Outsourcing (part 1): Ireland wises up


7 May 2003

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The standard outsource pitch is disarmingly simple. It goes like this: a business will become more efficient by concentrating on core competencies – usually the things that made the business successful in the first place – while offloading other activities to a trusted third-party service provider.

It doesn’t require much analysis to realise that this is a sound bite, glossing over difficulties about downsizing and trust, to name but two. It also prompts some serious internal soul-searching about what an organisation might class as its core competencies in the first place.

On top of this is the evolving role of outsource specialists, and the grey area of managed services which could cover anything from cleaning company cars to managing a virtual private network.

To confuse things further there is the local side of the story. There is a perception, largely rooted in a Cap Gemini Ernst & Young survey from 18 months ago, that the Irish business community is wary of IT outsourcing because of concerns over security and a loss of control.

Bringing the argument up to date, Accenture’s business development director, Stuart McLaughlin, argues that outsourcing has been more prevalent in Ireland than many people may have realised.

“I take issue with those who say the Irish market is reluctant to outsource, although it clearly isn’t as mature as in other markets such as the UK. Take-up has been slower but there are recent examples that are starting to push it forward.”

He cites the application arrangement between his own company and the Revenue On-Line Service and the more recent move by Excel to outsource its entire Dublin financial services operation effectively creating 140 new Accenture staff.

Hewlett-Packard (HP) is another company that would beg to differ with the notion that Ireland is stuck in a rut. “What we have achieved recently will create a sea change in an awful lot of minds. It will change the market dynamic completely — ‘a rising tide lifts all boats’,” says Tom Carson, country manager for HP services. “We have a 20-30pc market share of the service business, but the significant figure is that we have grown 400pc in the last 12 months.”

The bullish talk and strong figures stem from high-profile deals such as the Bank of Ireland’s decision to outsource all of its IT management, shifting over 450 employees in the UK and Ireland to HP. The contract is believed to be worth close to €80m over a four-year period and is one of many recent examples that suggests outsourcing is gathering pace.

What has prompted the sudden activity in Ireland? McLaughlin sees an obvious factor. “Outsourcing is a valid strategy at any time but it’s a strategy that does particularly well when markets are difficult. If you look at its global history it has thrived in downturns, which is why it has taken until now to take off in Ireland,” he says, referring to the ailing health of the Celtic tiger.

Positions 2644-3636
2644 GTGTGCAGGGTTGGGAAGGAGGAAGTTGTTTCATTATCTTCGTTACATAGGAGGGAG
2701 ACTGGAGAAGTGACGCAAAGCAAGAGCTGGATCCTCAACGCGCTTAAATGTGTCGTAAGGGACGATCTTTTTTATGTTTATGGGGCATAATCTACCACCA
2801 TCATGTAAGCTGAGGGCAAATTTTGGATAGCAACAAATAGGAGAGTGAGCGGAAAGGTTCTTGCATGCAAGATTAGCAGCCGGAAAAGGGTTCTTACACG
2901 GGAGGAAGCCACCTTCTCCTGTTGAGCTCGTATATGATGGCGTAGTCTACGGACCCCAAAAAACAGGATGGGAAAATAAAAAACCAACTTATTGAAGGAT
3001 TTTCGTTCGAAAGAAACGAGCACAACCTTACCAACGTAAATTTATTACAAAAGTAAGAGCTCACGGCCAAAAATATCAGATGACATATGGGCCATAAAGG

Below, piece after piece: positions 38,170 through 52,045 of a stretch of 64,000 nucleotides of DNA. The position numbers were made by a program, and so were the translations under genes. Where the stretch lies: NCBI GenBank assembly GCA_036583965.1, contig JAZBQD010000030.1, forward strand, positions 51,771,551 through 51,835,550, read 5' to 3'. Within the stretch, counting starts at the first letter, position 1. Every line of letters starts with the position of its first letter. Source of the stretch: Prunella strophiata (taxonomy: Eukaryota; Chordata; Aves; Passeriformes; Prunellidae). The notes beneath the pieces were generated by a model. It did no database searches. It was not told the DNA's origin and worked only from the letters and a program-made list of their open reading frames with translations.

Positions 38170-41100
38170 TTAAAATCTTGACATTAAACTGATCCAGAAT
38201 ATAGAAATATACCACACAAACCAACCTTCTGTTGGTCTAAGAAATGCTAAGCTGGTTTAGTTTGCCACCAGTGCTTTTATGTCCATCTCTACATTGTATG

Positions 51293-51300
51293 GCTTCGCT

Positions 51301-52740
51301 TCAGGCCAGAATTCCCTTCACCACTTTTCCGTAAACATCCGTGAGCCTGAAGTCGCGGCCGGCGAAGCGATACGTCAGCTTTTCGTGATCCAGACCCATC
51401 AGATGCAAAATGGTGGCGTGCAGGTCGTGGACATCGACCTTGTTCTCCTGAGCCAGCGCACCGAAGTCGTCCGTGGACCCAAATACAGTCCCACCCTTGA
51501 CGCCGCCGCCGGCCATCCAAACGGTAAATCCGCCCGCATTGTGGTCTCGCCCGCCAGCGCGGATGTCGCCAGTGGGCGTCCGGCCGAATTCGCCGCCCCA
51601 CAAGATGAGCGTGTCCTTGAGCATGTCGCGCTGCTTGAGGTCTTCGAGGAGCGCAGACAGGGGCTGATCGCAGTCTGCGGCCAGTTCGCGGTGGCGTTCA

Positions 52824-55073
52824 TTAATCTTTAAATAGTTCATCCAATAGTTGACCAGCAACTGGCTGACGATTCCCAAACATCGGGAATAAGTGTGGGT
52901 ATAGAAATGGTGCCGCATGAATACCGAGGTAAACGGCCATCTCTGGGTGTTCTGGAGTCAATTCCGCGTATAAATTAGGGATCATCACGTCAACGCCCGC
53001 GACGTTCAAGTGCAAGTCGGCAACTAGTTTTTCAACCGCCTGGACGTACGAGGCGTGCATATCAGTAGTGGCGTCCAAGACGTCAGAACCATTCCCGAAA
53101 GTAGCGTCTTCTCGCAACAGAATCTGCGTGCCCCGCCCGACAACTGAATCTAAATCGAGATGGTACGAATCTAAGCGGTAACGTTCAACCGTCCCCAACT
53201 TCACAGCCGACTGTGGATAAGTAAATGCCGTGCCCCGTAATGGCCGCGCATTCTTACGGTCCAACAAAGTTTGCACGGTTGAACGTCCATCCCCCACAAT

This validates the argument that companies primarily look to outsourcing as a way of saving money. “If an organisation is being entirely honest with itself, when things are going well there is not a 100pc focus on the cost base,” says McLaughlin. “Conversely, when things are more difficult there is a 100pc focus on the cost base.”

The conclusion is obvious: “In the current economic climate there is more of an imperative in organisations and among senior managers to look at alternative strategies.

As further evidence of the link between the tech recession and outsource adoption, he cites a recent Gartner survey on IT spending among companies. One of the few areas where expenditure was on the increase was in outsourcing.

HP’s Carson sees a more subtle synergy between outsourcing and the business landscape. “It’s counter cyclical,” he says. “In a downturn people look at outsourcing as a way of reducing the cost base and driving efficiencies. They look at it for lots of very immediate reasons. In times of growth, outsourcing provides the leverage and scalability. The relationship means different things in different business cycles.”

It also means different things in different markets. McLaughlin argues that in Ireland’s case many companies struggle to think beyond web hosting and data management when it comes to outsourcing.

“Partly because of the massive boom and subsequent bust that happened in the data centre environment, a lot of people automatically associated outsourcing with data centres and managed services. They weren’t looking at the application management, shared services or back office opportunities. Again, this is starting to change.”

By Ian Campbell